Medical Readiness:

Issues Concerning the Anthrax Vaccine

T-NSIAD-99-226: Published: Jul 21, 1999. Publicly Released: Jul 21, 1999.

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Pursuant to a congressional request, GAO discussed the results of its work on the anthrax vaccine, focusing on: (1) the extent to which data support the need for six initial shots and an annual booster of the anthrax vaccine; (2) the relative merits and weaknesses of a passive surveillance system in determining adverse events; (3) the available data on differences in adverse reaction rates between men and women receiving the anthrax vaccine; and (4) the disadvantages of the vaccine and the status of federal efforts to develop an improved anthrax vaccine.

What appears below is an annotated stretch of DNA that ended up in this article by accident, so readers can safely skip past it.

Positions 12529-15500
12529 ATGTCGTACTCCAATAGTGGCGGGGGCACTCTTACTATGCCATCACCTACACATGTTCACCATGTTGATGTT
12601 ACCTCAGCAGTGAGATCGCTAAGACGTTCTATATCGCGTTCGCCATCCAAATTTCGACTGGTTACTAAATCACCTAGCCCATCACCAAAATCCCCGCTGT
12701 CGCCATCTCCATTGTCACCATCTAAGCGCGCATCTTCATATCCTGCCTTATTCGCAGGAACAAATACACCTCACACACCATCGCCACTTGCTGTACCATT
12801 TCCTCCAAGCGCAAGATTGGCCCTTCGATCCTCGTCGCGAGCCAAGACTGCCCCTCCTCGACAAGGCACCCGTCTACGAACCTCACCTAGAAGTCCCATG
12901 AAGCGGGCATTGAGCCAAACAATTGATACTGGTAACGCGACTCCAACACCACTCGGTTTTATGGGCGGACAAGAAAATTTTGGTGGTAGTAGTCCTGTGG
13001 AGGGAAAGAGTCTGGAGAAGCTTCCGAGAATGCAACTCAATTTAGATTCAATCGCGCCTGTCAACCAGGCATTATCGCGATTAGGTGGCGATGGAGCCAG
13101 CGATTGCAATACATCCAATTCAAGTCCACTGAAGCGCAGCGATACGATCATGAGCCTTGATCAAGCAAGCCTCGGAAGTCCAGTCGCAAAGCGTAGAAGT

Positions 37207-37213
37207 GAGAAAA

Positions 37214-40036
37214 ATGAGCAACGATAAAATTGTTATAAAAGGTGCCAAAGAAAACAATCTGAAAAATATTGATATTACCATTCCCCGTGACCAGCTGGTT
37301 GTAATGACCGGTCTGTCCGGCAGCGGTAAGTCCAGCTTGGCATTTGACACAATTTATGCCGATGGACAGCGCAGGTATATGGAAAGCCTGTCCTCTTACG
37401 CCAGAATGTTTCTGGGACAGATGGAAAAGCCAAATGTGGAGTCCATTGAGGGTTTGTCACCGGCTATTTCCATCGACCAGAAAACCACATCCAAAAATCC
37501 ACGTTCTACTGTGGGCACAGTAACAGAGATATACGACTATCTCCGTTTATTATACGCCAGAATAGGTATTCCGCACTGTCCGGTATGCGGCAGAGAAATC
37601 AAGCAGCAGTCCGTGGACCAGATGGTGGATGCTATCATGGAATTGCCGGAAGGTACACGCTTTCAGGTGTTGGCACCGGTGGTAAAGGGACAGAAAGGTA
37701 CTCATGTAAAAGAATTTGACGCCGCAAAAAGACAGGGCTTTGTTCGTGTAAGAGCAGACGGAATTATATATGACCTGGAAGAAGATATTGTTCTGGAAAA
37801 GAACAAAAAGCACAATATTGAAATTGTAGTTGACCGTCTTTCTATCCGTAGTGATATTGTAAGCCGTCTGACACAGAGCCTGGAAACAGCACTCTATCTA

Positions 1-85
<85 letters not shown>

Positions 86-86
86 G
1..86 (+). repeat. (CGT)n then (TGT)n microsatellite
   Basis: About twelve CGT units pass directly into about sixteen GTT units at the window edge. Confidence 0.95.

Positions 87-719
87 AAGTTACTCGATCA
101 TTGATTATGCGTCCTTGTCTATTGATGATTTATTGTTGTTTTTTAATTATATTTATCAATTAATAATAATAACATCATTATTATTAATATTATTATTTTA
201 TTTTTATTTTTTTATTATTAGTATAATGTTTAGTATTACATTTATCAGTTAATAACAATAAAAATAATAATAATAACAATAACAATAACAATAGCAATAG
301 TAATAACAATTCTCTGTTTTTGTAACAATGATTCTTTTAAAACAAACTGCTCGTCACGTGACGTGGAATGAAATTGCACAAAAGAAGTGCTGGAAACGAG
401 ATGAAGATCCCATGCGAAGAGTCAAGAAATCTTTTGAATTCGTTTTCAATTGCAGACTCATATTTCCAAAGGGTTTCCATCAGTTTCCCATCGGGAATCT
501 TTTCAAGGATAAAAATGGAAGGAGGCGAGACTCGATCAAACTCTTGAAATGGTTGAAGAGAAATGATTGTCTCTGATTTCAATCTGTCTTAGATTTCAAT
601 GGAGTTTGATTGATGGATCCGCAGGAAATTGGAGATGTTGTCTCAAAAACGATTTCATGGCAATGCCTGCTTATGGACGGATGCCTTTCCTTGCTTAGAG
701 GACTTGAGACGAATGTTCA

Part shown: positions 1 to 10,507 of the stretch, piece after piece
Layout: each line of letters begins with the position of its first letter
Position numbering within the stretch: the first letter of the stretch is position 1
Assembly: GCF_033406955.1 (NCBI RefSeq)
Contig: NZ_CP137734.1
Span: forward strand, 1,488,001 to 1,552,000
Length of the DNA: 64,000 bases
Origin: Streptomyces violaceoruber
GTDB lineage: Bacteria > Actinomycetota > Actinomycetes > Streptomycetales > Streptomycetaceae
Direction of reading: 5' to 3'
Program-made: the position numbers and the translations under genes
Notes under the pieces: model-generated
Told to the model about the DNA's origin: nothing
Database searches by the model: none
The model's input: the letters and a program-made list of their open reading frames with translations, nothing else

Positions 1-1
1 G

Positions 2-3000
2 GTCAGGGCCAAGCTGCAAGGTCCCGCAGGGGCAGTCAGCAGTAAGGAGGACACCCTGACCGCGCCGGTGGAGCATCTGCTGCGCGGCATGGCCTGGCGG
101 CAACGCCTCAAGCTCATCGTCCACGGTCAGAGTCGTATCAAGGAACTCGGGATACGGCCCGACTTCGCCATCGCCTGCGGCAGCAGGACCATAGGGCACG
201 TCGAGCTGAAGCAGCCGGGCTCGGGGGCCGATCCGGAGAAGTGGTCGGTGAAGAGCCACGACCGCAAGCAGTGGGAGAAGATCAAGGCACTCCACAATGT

GAO noted that: (1) no studies have been done to determine the optimum number of doses of the anthrax vaccine; (2) a study done during the early 1950s showed that animals could be protected against cutaneous anthrax using a three-dose schedule; (3) however, the number of doses was increased to six when three people who had received three doses of the vaccine were infected after exposure to anthrax; (4) in a study of the vaccine's human efficacy published in 1962, a six-dose schedule was used, and the researchers concluded that the vaccine provided protection against cutaneous exposure to anthrax; (5) in 1998, the manufacturer of the vaccine submitted a Food and Drug Administration (FDA) application to determine whether the number of shots in the initial schedule could be reduced from six to five; (6) although annual boosters are given, the need for this frequency and the amount of the booster dose has also not been evaluated; (7) Department of Defense (DOD) submits data on adverse events associated with the anthrax vaccine to the Vaccine Adverse Events Reporting System; (8) this system has several advantages; (9) it alerts FDA and Centers for Disease Control and Prevention (CDC) to previously unreported or unexpected increases in reported adverse events; (10) it is also a relatively affordable way to supplement the data collected on vaccines before they are licensed; (11) however, it is a passive surveillance system, which means that FDA and CDC must rely on vaccine recipients or their health care providers to report any adverse events after receiving the vaccine; studies show that adverse events are reported significantly less than they would be in an active surveillance system; (12) DOD has conducted three efforts to actively collect data on adverse reactions after servicemembers received the anthrax vaccine; (13) data from these efforts show that women reported twice the rate of adverse reactions than men for both local and systemic reactions; (14) a higher proportion of women than men reported making an outpatient medical visit after a vaccination, and more than twice the percentage of women reported that they missed one or more duty shifts after their vaccinations than did men; (15) the anthrax vaccine has several disadvantages; (16) the amount of protective antigen in the vaccine cannot be precisely measured, and it varies from lot to lot; and (17) also, the requirement for a six-dose schedule and annual booster shots, rather than a smaller number of doses, complicates the logistics of inoculating all of DOD's troops and increases the cost of the vaccine program.

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